What are you getting: In a nod and wink to a certain logo, ViacomCBS promised that Paramount+ will host a “mountain of content” as the company ramps up its streaming originals spend five-fold to $5 billion over the next three years. Highlights announced this week include a Frasier reboot with Kelsey Grammer; a Beavis and Butt-Head movie; Dave Grohl directing a series about successful musicians and their moms; the promise of Mission Impossible 7 after a 45-day theatrical window; and the long-awaited Halo series. ViacomCBS also promised offerings for sports fans, not least Champions League soccer in the U.S.
What about the international plan? Paramount+, which supersedes CBS All Access, will go live in the U.S., Latin America, and Canada next week, while a launch in the Nordics is planned for March 25. Australia will join the party later in the year. The plan is to continue rolling out in other territories, but there’s no word yet on the UK, where ViacomCBS runs ad-funded My5 and Pluto. “Clearly we will be looking at other markets and we do have plans for phase two,” an insider told us. Read Deadline’s comprehensive Paramount+ coverage right here.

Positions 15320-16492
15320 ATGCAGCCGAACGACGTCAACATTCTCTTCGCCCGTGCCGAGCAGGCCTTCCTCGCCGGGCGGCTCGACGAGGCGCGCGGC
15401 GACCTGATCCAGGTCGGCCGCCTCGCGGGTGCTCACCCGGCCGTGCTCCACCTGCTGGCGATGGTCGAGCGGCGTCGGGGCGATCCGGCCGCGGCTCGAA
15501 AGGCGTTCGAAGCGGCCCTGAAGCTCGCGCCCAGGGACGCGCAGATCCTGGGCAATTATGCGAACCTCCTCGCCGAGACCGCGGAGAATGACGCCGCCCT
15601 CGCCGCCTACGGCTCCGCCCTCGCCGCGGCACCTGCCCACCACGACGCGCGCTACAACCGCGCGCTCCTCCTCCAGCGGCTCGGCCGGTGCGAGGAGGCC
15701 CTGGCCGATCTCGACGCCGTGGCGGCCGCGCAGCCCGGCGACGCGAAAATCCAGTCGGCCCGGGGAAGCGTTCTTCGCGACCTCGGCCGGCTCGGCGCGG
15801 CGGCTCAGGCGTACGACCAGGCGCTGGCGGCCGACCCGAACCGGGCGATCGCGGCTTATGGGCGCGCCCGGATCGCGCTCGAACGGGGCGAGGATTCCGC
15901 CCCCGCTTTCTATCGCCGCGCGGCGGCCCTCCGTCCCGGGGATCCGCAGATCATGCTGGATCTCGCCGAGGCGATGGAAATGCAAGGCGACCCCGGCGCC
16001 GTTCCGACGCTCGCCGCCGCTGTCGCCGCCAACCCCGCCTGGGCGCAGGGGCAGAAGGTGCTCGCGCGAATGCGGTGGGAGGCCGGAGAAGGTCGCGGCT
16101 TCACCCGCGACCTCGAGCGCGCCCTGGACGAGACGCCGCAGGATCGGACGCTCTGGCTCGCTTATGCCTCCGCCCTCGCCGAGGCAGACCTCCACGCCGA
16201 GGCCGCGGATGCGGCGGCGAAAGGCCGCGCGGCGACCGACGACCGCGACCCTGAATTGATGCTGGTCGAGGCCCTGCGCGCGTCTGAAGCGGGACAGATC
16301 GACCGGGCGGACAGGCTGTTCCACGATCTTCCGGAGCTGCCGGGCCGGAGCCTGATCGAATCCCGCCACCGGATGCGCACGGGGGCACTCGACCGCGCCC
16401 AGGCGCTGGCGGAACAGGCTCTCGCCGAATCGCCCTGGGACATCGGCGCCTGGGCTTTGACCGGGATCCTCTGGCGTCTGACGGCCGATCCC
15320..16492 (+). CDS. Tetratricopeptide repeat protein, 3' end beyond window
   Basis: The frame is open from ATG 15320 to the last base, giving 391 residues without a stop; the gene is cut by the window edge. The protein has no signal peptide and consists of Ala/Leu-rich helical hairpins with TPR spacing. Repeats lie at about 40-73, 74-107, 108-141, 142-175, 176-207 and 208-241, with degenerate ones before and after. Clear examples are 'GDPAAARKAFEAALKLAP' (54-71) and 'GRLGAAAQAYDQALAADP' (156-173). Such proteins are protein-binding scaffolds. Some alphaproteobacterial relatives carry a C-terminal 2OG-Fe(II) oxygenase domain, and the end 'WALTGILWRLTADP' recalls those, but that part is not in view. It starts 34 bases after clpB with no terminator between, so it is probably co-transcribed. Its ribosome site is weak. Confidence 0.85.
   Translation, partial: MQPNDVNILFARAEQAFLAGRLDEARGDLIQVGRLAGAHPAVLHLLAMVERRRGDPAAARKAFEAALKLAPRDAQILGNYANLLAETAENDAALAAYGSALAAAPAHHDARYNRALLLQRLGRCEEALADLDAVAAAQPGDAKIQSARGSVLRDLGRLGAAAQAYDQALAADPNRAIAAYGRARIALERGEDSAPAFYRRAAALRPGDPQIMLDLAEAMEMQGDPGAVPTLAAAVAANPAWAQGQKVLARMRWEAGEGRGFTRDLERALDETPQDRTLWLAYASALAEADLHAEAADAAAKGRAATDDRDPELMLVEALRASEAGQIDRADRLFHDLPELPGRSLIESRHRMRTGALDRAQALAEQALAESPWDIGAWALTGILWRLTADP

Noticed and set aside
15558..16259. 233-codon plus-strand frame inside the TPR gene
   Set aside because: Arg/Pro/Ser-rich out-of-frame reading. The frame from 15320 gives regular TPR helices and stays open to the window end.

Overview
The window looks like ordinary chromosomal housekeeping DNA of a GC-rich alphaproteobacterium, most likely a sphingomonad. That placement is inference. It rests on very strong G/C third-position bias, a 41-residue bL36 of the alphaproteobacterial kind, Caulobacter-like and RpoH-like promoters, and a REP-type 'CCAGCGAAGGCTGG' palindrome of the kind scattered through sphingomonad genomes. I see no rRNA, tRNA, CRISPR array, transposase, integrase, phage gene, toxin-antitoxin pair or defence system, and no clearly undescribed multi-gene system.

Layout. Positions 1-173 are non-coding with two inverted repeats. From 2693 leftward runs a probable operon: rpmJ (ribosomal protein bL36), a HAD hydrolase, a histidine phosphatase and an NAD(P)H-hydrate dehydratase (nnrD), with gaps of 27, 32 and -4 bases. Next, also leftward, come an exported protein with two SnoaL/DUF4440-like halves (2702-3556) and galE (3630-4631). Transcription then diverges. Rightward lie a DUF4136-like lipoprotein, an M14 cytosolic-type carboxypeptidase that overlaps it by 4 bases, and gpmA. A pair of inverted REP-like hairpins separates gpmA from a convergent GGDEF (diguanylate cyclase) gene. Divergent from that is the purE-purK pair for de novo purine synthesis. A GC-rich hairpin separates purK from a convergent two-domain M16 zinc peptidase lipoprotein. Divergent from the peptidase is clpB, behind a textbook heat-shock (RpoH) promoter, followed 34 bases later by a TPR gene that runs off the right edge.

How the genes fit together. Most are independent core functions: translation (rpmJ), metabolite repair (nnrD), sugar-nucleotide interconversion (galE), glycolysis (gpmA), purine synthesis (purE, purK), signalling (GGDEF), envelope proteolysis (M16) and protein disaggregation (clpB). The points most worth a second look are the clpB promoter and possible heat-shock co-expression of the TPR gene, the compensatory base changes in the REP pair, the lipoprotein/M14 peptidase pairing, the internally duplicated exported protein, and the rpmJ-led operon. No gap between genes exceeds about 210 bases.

Lift-Off For London Screenings
London calling: A wintery London welcomes international buyers next week for the launch of the London TV Screenings. Delegates can leave their umbrellas at home, however, as predictably, the two-week event will take place through the glow of a laptop. This year marks the first time that studios have officially collaborated in staging the London TV Screenings, which in the past have been loosely organized events designed to capture the attention of buyers as they pass through town for the BBC Studios Showcase. Here’s your cut-out-and-keep guide to this year’s invite-only events:
Banijay Rights (March 3): Banijay is first out of the blocks next Wednesday. It will talk to buyers about shows including ITV’s Noel Clarke drama Viewpoint and Channel 5 documentary Ben Fogle: Inside Chernobyl.